> > one with the smallest break even dead line which is the one with the
> > highest probability it already reached its target residency.
> >
> > It is best effort.
>
> Indeed. I get what the patch does, I just don't see how the patch
> improves energy efficiency.
>
> >
> > > The patch doesn't affect the number of idle state
> > > enter/exit cycles, so you spend the amount of energy on those
> > > transitions. The main change is that idle time get spread out, so CPUs
> > > are less likely to be in the process of entering an idle state when they
> > > are asked to wake back up again.
> > >
> > > Isn't it fair to say that we expect the total number of wake-ups remains
> > > unchanged? Total busy and idle times across all CPUs should remain the
> > > same too? Unless chosen idle-state is changed, which I don't think we
> > > expect either, there should be no net effect on energy? The main benefit
> > > is reduced wake-up latency I think.
> > >
> > > Regarding chosen idle state, I'm wondering how this patch affects the
> > > cpuidle governor's idle state selection. Could the spreading of wake-ups
> > > trick governor to pick a shallower idle-state for some idle CPUs because
> > > we actively spread wake-ups rather than consolidating them? Just a
> > > thought.
> >
> > May be I missed the point, why are we spreading the tasks?
>
> Picking the CPU with the smallest break-even time-stamp means you pick
> the CPU that has been idle longest in the shallowest idle-state. If you
> periodically one-shot spawn tasks at a rate which is long enough that
> the shallowest state is the same for several CPUs, you would end up
> picking the least recently used CPU each time effectively spreading the
> wake-ups across all the CPUs in the same state.
>
> Thinking more about it, it might not be a real problem as if one of the
> CPUs suddenly choose a shallower idle-state, it would become the target
> all new tasks from that point onwards.
>
> > We are taking the decision on the same sched domain, no?
>
> I'm not sure I get the relation to the sched_domain?
>
> >
> > >>>> At the selection process, we use the shallowest CPU but in addition we
> > >>>> choose the one with the minimal break even deadline instead of relying
> > >>>> on the idle_timestamp. When the CPU is idle, the timestamp has less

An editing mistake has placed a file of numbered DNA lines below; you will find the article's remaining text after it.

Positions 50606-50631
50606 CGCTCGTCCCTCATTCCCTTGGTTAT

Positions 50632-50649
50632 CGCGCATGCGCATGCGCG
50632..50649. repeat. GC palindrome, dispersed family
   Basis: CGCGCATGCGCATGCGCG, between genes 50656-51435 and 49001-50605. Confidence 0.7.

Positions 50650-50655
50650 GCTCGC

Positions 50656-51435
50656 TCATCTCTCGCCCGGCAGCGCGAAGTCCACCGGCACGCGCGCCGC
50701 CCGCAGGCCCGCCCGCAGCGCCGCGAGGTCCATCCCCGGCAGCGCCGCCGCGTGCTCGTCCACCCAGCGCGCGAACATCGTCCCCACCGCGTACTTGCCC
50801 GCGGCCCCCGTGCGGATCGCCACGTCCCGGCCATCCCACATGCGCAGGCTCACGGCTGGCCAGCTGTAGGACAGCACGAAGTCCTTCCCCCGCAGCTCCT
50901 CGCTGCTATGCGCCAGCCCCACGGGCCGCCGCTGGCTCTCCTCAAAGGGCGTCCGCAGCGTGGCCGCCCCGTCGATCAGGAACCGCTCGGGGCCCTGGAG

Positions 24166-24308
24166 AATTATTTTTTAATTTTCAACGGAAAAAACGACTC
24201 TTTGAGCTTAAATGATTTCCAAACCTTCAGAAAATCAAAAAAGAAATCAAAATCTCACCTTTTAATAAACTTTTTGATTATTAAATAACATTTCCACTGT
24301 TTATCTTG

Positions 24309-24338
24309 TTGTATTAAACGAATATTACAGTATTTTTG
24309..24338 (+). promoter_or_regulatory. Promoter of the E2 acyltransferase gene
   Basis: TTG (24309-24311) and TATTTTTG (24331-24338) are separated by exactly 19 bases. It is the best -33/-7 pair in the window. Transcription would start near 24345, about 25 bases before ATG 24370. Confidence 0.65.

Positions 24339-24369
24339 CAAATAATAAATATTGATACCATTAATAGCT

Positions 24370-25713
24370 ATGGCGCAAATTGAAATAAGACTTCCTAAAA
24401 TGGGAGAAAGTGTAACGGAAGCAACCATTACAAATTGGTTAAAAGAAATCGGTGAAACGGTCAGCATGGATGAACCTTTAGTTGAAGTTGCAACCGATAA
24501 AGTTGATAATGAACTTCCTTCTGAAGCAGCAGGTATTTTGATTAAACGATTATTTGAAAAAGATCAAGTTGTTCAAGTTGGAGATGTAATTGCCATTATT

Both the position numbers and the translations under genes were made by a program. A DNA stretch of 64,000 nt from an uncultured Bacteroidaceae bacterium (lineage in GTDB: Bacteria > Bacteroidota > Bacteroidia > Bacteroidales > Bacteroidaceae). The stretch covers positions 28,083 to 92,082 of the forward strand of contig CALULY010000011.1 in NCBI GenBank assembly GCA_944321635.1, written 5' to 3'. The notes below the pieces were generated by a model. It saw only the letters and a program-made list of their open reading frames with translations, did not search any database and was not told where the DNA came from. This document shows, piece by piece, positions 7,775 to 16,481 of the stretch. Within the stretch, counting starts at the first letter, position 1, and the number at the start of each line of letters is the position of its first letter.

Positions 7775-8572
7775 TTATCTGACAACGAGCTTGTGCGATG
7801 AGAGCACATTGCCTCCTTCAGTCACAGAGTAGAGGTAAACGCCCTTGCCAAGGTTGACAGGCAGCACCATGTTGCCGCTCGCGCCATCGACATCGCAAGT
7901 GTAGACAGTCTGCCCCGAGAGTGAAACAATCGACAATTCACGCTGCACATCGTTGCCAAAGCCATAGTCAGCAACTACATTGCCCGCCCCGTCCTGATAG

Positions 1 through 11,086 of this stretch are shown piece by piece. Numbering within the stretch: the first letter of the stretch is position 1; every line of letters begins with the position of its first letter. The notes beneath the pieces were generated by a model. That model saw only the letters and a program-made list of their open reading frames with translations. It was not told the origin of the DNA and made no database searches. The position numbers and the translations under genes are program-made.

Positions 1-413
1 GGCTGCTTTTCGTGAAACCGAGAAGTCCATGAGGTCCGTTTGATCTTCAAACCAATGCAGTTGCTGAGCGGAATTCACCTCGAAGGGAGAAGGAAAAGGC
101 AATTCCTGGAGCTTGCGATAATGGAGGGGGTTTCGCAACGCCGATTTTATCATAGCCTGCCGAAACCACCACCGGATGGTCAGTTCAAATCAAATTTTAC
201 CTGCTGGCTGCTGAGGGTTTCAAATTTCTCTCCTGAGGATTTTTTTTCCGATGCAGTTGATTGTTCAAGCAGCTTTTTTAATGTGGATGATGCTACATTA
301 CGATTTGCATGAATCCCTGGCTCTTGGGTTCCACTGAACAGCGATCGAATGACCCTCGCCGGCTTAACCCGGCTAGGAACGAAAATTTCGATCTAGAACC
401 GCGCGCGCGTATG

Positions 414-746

> > >>>> meaning because the CPU could have wake up and sleep again several times
> > >>>> without exiting the idle loop. In this case the break even deadline is
> > >>>> more relevant as it increases the probability of choosing a CPU which
> > >>>> reached its break even.
> > >
> > > I guess you could improve the idle time stamping without adding the
> > > break-even time, they don't have to go together?
> >
> > Yes, we can add the idle start time when entering idle in the
> > cpuidle_enter function which is different from the idle_timestamp which
> > gives the idle task scheduling. I sent a RFC for that [1].
> >
> > However, each time we would like to inspect the deadline, we will have
> > to compute it, so IMO it makes more sense to pre-compute it when
> > entering idle in addition to the idle start.
> >
> > [1] https://lkml.org/lkml/2020/3/16/902
>
> Yes, I saw that patch too. Seems to make sense :-)
>
> >
> > >>>> Tested on:
> > >>>>  - a synquacer 24 cores, 6 sched domains
> > >>>>  - a hikey960 HMP 8 cores, 2 sched domains, with the EAS and energy probe
> > >>>>
> > >>>> sched/perf and messaging does not show a performance regression. Ran
> > >>>> 50 times schbench, adrestia and forkbench.
> > >>>>
> > >>>> The tools described at https://lwn.net/Articles/724935/
> > >>>>
> > >>>>  --------------------------------------------------------------
> > >>>> | Synquacer             | With break even | Without break even |
> > >>>>  --------------------------------------------------------------
> > >>>> | schbench *99.0th      |      14844.8    |         15017.6    |
> > >>>> | adrestia / periodic   |        57.95    |              57    |
> > >>>> | adrestia / single     |         49.3    |            55.4    |
> > >>>>  --------------------------------------------------------------
> > >>>
> > >>> Have you got some figures or cpuidle statistics for the syncquacer ?
> > >>
> > >> No, and we just noticed the syncquacer has a bug in the firmware and
> > >> does not actually go to the idle states.
> > >
> > > I would also like some statistics to help understanding what actually
> > > changes.
> > >
> > > I did some measurements on TX2, which only has one idle-state. I don't
> > > see the same trends as you do. adrestia single seems to be most affected
> > > by the patch, but _increases_ with the break_even patch rather than
> > > decrease. I don't trust adrestia too much though as the time resolution
> > > is low on TX2.
> > >
> > > TX2                 tip             break_even
> > > ----------------------------------------------------
> > > adrestia / single   5.21            5.51
> > > adrestia / periodic 5.75            5.67
> > > schbench 99.0th             45465.6         45376.0
> > > hackbench           27.9851         27.9775
> > >
> > > Notes:
> > > adrestia: Avg of 100 runs: adrestia -l 25000
> > > schbench: Avg of 10 runs: schbench -m16 -t64
> > > hackbench: Avg of 10 runs: hackbench -g 20 -T 256 -l 100000
> >